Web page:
# The Snakemake Executable¶

This part of the documentation describes the snakemake executable. Snakemake is primarily a command-line tool, so the snakemake executable is the primary way to execute, debug, and visualize workflows.

## Useful Command Line Arguments¶

If called without parameters, i.e.

$snakemake  Snakemake tries to execute the workflow specified in a file called Snakefile in the same directory (instead, the Snakefile can be given via the parameter -s). By issuing $ snakemake -n


a dry-run can be performed. This is useful to test if the workflow is defined properly and to estimate the amount of needed computation. Further, the reason for each rule execution can be printed via

$snakemake -n -r  Importantly, Snakemake can automatically determine which parts of the workflow can be run in parallel. By specifying the number of available cores, i.e. $ snakemake -j 4


one can tell Snakemake to use up to 4 cores and solve a binary knapsack problem to optimize the scheduling of jobs. If the number is omitted (i.e., only -j is given), the number of used cores is determined as the number of available CPU cores in the machine.

## Cluster Execution¶

Snakemake can make use of cluster engines that support shell scripts and have access to a common filesystem, (e.g. the Sun Grid Engine). In this case, Snakemake simply needs to be given a submit command that accepts a shell script as first positional argument:

$snakemake --cluster qsub -j 32  Here, -j denotes the number of jobs submitted being submitted to the cluster at the same time (here 32). The cluster command can be decorated with job specific information, e.g. $ snakemake --cluster "qsub {threads}"


Thereby, all keywords of a rule are allowed (e.g. params, input, output, threads, priority, ...). For example, you could encode the expected running time into params:

rule:
input:  ...
output: ...
params: runtime="4h"
shell: ...


and forward it to the cluster scheduler:

$snakemake --cluster "qsub --runtime {params.runtime}"  If your cluster system supports DRMAA, Snakemake can make use of that to increase the control over jobs. E.g. jobs can be cancelled upon pressing Ctrl+C, which is not possible with the generic --cluster support. With DRMAA, no qsub command needs to be provided, but system specific arguments can still be given as a string, e.g. $ snakemake --drmaa " -q username" -j 32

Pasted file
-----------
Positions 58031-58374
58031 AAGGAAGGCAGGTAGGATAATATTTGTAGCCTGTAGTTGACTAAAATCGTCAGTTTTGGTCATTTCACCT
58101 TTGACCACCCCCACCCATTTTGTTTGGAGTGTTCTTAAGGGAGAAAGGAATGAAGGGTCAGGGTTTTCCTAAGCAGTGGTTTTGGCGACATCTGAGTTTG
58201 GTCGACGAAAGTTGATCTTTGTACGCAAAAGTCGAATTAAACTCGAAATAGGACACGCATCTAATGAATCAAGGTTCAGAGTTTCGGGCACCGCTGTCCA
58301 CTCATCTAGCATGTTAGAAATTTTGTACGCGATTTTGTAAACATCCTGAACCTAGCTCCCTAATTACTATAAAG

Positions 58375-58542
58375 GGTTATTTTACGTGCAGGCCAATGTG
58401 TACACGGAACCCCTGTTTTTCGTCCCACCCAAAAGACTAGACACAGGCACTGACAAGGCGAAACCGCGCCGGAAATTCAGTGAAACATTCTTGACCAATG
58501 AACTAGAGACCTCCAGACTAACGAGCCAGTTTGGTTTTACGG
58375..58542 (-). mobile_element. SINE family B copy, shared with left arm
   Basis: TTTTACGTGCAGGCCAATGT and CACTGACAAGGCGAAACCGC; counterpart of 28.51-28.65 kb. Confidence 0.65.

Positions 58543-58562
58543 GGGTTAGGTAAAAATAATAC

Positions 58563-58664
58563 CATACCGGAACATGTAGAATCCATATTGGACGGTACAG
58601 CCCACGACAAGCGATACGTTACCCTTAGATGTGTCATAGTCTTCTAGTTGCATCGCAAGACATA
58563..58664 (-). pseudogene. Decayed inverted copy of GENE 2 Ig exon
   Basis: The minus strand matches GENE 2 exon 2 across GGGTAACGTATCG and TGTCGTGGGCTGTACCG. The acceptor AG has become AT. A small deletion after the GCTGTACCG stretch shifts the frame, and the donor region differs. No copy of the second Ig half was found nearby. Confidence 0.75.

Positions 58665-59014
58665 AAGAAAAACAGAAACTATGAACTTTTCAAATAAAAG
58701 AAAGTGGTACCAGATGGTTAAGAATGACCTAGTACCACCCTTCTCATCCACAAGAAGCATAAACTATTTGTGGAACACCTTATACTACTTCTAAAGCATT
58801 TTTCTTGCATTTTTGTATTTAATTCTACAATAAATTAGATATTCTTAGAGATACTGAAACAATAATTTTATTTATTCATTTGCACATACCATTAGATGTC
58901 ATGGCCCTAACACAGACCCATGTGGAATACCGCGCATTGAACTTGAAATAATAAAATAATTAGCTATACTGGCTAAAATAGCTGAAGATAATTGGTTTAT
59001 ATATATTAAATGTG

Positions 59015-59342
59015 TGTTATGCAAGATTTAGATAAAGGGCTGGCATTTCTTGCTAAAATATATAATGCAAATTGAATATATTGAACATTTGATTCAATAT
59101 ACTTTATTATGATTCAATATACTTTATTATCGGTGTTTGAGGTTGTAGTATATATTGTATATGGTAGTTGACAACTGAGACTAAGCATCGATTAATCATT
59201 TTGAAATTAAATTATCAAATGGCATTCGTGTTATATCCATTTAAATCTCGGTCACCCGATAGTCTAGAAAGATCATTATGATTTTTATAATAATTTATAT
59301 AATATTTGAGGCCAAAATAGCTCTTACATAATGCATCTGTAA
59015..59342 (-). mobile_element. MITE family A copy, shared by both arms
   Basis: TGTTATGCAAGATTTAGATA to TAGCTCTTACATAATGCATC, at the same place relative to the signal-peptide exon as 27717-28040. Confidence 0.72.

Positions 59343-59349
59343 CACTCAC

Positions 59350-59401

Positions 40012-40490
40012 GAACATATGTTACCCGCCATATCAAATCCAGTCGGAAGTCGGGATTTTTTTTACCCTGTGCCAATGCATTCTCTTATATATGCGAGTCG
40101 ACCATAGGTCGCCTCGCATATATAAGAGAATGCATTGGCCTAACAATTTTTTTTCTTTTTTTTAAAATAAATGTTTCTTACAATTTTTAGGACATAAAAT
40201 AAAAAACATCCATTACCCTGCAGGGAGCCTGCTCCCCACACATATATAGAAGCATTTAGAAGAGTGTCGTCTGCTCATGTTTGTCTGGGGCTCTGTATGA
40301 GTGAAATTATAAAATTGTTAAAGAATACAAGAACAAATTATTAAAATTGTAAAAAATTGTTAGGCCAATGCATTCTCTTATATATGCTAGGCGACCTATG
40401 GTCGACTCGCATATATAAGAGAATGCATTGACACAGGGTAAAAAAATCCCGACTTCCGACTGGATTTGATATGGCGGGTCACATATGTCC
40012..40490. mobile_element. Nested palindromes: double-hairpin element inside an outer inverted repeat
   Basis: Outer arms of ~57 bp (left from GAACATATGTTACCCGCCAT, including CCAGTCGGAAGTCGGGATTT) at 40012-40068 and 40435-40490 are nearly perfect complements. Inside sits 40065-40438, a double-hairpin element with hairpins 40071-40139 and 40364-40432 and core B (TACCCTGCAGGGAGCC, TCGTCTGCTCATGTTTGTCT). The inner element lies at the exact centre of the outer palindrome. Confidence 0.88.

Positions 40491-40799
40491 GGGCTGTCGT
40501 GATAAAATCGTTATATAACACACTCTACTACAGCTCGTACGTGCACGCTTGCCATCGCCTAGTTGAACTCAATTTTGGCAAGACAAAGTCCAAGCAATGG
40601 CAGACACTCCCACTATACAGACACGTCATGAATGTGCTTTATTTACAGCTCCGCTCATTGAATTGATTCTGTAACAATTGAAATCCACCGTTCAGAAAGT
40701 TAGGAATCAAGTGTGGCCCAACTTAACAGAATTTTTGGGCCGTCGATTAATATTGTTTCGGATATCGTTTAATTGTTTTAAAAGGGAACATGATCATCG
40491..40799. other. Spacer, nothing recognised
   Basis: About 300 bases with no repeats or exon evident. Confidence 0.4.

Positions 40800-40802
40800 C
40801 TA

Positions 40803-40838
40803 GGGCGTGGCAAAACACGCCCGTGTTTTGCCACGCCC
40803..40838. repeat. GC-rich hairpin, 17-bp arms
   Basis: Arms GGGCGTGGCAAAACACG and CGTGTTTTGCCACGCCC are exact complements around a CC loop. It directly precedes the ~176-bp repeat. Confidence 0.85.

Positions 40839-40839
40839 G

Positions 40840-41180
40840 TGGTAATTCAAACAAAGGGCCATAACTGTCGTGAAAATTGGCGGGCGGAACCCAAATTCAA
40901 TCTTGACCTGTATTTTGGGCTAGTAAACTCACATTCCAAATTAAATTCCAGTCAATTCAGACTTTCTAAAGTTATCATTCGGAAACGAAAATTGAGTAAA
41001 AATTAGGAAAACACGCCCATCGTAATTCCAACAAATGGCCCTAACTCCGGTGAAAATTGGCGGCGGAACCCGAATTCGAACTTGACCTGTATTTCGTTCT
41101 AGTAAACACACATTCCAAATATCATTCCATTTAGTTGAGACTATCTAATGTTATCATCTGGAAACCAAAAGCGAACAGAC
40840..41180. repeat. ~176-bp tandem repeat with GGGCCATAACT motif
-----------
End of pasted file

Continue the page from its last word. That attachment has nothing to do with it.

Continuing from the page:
Note that the string has to contain a leading whitespace. Else, the arguments will be interpreted as part of the normal Snakemake arguments, and execution will fail.

### Job Properties¶

When executing a workflow on a cluster using the --cluster parameter (see below), Snakemake creates a job script for each job to execute. This script is then invoked using the provided cluster submission command (e.g. qsub). Sometimes you want to provide a custom wrapper for the cluster submission command that decides about additional parameters. As this might be based on properties of the job, Snakemake stores the job properties (e.g. rule name, threads, input files, params etc.) as JSON inside the job script. For convenience, there exists a parser function snakemake.utils.read_job_properties that can be used to access the properties. The following shows an example job submission wrapper:

#!python

#!/usr/bin/env python3
import os
import sys

jobscript = sys.argv[1]

# do something useful with the threads

# access property defined in the cluster configuration file (Snakemake >=3.6.0)
job_properties["cluster"]["time"]



## Visualization¶

To visualize the workflow, one can use the option --dag. This creates a representation of the DAG in the graphviz dot language which has to be postprocessed by the graphviz tool dot. E.g. to visualize the DAG that would be executed, you can issue:

$snakemake --dag | dot | display  For saving this to a file, you can specify the desired format: $ snakemake --dag | dot -Tpdf > dag.pdf


To visualize the whole DAG regardless of the eventual presence of files, the forceall option can be used:

\$ snakemake --forceall --dag | dot -Tpdf > dag.pdf


Of course the visual appearance can be modified by providing further command line arguments to dot.

## All Options¶

All command line options can be printed by calling snakemake -h.

## Bash Completion¶

Snakemake supports bash completion for filenames, rulenames and arguments. To enable it globally, just append

snakemake --bash-completion


including the accents to your .bashrc. This only works if the snakemake command is in your path.